We all know that coconut shell is hard to decompose and may lie around for years, clogging the drainage system. What if these shells are put to a better use? And what if the other alternative has a dual purpose as well?
All these questions might have bothered marketing professional Manish Advani and architect Jayneel Trivedi endlessly. To address the issue of providing better housing for slum dwellers and managing waste, the duo came up with the idea of coconut house- small homes using coconut shells.
It might sound unbelievable, but the duo has come up with a sustainable housing model the slum pockets in cities using tender coconut shells and scrap materials. Not only the materials used in this way of construction are environment-friendly, but these houses are also cheap and easy to make.
To come up with prototype coconut houses, the duo sought the help of 20 students from Somaiya College in Mumbai. The shells were halved to be stacked as walls and reinforced with mud, coconut and bamboo mesh.
The exterior walls of the house could double up as vertical gardens where a family can grow herbs and medicinal plants. It is being claimed that anyone with basic knowledge of construction, can assemble and construct the coconut house. The cost of a typical house of 64 sq ft is Rs 15,000.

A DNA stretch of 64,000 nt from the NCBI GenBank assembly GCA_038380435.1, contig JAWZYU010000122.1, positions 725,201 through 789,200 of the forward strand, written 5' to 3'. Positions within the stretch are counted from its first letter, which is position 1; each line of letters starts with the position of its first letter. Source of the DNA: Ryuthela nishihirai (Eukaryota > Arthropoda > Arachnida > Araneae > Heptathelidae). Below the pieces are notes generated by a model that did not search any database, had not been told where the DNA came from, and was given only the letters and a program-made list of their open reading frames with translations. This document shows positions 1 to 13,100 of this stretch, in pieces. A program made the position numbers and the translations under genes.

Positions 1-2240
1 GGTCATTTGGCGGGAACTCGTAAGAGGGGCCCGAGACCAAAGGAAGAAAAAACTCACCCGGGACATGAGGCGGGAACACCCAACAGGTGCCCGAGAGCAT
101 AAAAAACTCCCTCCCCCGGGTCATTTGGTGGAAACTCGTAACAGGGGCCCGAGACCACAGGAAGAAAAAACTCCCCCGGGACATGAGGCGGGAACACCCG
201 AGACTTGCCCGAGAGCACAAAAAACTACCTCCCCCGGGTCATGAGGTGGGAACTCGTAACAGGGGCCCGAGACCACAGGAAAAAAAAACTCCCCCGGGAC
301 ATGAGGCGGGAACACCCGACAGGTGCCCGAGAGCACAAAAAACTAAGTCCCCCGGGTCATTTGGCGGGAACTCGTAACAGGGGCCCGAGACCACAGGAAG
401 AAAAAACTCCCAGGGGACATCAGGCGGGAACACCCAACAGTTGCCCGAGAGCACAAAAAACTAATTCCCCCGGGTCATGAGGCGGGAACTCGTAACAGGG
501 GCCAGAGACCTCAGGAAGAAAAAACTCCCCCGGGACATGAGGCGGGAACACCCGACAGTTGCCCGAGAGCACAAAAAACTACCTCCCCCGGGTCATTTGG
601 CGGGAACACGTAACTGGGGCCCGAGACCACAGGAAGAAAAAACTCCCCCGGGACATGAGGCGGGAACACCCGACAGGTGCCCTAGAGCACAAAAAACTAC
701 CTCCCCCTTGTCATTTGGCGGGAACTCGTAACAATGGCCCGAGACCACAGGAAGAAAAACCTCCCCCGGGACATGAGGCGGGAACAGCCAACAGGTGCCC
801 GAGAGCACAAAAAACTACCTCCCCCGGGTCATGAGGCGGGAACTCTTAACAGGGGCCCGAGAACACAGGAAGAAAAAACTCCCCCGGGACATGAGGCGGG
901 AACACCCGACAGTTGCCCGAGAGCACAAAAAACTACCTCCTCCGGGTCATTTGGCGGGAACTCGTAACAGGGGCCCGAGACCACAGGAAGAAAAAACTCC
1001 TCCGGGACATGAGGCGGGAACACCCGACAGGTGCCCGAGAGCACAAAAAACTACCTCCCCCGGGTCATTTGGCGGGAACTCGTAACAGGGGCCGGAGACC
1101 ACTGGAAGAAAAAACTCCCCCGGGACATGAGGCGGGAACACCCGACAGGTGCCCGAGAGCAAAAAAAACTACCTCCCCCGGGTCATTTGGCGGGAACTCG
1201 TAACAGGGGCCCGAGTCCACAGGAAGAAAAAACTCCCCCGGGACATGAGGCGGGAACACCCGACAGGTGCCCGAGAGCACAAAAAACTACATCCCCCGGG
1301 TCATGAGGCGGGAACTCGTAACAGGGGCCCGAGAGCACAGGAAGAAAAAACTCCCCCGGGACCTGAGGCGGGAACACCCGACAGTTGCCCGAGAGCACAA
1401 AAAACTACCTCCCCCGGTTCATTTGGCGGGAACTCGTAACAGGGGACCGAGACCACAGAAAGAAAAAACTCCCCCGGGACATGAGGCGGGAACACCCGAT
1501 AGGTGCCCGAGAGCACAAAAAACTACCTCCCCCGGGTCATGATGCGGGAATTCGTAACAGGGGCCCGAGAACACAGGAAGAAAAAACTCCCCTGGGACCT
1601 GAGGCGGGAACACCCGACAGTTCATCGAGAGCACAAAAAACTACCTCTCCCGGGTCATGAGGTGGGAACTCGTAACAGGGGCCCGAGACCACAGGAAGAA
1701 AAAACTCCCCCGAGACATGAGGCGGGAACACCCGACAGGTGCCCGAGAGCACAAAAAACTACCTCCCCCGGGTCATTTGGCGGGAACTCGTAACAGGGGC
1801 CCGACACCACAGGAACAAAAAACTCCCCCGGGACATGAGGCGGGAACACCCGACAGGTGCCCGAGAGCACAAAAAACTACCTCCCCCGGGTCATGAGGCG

“It is a known fact that deforestation has been impacting climate change in a big way, across the world,” Trivedi told Housing.com. “If tender coconut shells are dried and used for making furniture, toys and building homes, etc., then, we can reduce the number of trees being cut around the world.”
Well, these eco-friendly coconut houses have many other advantages. Since the material used is all natural, these houses usually tend to remain cooler than brick-and-cement houses, thereby reducing the need of air-coolers and ACs.